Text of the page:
Healing Herbs: From the Garden to the Kitchen
Jul 01, 2011 03:12PM
By Constance Campbell Ferry
The small daisy like blossoms of German chamomile are just one of many subtle colors and textures one can expect in an herb garden from May through September. A garden is a healing place in and of itself.
Fresh herbs impart their healing properties to us easily and with joy. Following is a list of a few herbs that are ready for harvest in late spring and early summer. All provide a variety of benefits and are gifts aimed towards healing.
German Chamomile is harvested in full bloom when the petals splay back toward the stem. After harvest, cut the self-seeding annual plant back to about 10 inches. German chamomile is used to make chamomile tea and is a well-known medicinal herb. It is most commonly used as as a mild sedative, especially good for insomnia as well as many other nervous conditions. It is also used for fever, colic, and inflammation, and has been shown to have antiviral and antibacterial properties.
Lemon Balm is a wonderful perennial nervine herb in the mint family with a gentle lemon scent. Leaves should be picked just when they are beginning to flower. Lemon balm is also used medicinally as an herbal tea and is helpful for anxiety, depression and stress. The crushed leaves, when rubbed on the skin, are used as a repellant for mosquitos.
Mints are aromatic digestives used throughout the world for their healing properties. Spearmint is a cooling digestive and good for congestion and inflammation in the lungs. Peppermint is a warming digestive good for sore muscles, headaches and energy. Pick your peppermint and spearmint anytime and when in flower, as volatile oils are highest at this time.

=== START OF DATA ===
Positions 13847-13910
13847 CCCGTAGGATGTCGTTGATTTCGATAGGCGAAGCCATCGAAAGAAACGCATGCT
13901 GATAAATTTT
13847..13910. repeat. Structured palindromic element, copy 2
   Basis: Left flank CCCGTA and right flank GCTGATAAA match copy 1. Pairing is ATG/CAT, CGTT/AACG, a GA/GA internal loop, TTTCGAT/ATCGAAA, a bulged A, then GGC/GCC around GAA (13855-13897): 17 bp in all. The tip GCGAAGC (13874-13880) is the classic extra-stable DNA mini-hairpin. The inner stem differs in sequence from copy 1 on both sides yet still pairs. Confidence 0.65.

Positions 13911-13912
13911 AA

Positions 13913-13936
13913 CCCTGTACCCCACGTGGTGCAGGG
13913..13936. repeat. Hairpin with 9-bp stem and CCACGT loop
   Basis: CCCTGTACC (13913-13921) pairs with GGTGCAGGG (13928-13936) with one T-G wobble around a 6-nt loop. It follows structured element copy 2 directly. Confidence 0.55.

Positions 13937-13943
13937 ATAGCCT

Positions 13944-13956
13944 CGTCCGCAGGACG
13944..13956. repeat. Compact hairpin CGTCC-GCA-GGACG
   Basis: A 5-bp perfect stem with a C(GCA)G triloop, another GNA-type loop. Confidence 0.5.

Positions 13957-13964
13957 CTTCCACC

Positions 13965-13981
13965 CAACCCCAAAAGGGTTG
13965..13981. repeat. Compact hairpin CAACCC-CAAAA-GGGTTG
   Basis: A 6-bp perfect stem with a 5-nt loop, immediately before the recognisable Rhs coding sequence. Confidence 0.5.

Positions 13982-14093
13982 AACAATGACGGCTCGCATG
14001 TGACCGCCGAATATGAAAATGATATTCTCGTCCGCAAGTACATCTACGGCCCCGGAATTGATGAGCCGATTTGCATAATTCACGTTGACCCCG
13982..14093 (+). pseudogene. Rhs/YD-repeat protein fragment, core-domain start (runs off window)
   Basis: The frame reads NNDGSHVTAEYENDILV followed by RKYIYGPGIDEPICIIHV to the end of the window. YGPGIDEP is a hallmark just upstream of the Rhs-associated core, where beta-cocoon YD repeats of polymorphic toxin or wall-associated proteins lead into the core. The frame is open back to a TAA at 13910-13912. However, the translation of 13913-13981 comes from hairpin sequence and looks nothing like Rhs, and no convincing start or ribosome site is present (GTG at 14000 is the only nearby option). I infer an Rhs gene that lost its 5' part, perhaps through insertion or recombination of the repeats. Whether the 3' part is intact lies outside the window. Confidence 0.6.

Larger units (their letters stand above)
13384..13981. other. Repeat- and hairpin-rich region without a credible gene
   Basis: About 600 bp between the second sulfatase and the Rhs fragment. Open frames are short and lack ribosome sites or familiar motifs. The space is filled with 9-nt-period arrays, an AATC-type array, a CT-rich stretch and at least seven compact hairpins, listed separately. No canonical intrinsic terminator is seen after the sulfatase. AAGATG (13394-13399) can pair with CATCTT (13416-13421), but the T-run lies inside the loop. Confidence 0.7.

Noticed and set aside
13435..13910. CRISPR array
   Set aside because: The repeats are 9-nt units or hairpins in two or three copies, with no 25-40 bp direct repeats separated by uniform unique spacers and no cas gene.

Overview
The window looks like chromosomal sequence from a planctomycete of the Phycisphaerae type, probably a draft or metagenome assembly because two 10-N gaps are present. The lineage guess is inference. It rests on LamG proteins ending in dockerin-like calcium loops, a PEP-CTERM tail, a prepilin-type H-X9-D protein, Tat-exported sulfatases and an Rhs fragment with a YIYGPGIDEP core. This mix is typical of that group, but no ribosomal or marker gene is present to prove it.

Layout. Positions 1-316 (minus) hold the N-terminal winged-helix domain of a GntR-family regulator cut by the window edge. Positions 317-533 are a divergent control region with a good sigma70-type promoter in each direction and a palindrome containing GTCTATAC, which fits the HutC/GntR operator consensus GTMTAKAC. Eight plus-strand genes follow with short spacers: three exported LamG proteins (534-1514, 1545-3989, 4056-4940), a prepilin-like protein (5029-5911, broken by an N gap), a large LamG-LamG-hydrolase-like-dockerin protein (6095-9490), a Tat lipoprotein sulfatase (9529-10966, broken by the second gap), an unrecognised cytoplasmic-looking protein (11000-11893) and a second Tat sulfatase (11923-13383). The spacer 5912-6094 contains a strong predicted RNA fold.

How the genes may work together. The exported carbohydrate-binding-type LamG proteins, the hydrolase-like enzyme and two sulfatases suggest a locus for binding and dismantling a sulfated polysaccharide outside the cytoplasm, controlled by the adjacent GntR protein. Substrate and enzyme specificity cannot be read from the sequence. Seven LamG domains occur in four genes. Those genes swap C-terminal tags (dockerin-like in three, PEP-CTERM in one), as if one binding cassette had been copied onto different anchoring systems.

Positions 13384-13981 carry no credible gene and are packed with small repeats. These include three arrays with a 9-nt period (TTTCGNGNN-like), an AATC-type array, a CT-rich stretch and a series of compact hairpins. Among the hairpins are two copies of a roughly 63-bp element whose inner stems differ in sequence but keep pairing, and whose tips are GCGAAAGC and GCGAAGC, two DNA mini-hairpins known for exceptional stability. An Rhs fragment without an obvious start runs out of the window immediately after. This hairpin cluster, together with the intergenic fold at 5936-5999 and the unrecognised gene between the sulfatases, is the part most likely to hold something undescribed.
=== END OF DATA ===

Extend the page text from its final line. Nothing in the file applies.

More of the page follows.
Sage can be harvested at anytime but is especially fruity and aromatic in early summer and is beautifully in full flower in May and June. Harvest the flowering stems with some leaves, taking flowers and leaves from the stem to use. Sage is a salvia (Latin meaning ‘to save or heal’), and is an ancient healing plant. It is an anti-inflammatory, antioxidant, and digestive, plus it is a good antiviral for colds, flu and sore throat.
Lavender is ready for harvest when it is just beginning to flower and is in tight bud. Lavendula, from the Latin ‘to wash,’ is also an ancient, important healing herb. Infusions of lavender soothe and heal insect bites and burns. In pillows, lavender seeds and flowers aid sleep and relaxation. Essential oil of lavender has antiseptic and anti-inflammatory properties. Often used in massage oil for relief from stress, tension and strain.
Now is also the time to use and harvest wise woman herbs such as nettle, red clover, plantain, comfrey and dandelion for nutrition and medicine. There is much to learn, but in gardening, the joy is in the journey.
Take the journey from garden to kitchen with these Herbal Recipes.
Fresh Herb Tea
4 tsp. fresh herb leaves or flowers
5 oz. distilled water
Teakettle (not aluminum)
Bring water to a boil. Pour over herbs in cup. Cover and steep 10-15 minutes.
Tea Juice (for children)
Follow recipe for Fresh Herb Tea, then add about ¼ cup of fruit juice to the cooled tea.
For a special treat, freeze the herb tea into ice cubes and add to other beverages such as lemonade, green or black tea and fruit juices
1 Tbsp. each of fresh chamomile flowers, lavender flowers and leaves, peppermint leaves and lemon grass leaves. Pour olive, sunflower, grapeseed or safflower oil over herbs to cover by an inch. Let sit in warm (100*) for 10 days to two weeks. Strain herbs from oils. Let sit a few days and decant herb oil into another bottle. Reheat herb oil gently and add 1 oz. of beeswax to melt together. Pour herb oil in beeswax mixture into small jars to use.
Constance Campbell Ferry owns Hobbit Gardens in Fillmore, IN. She offers many recipes using natural herbs that can be grown at home. She may be reached at 765-246-6315.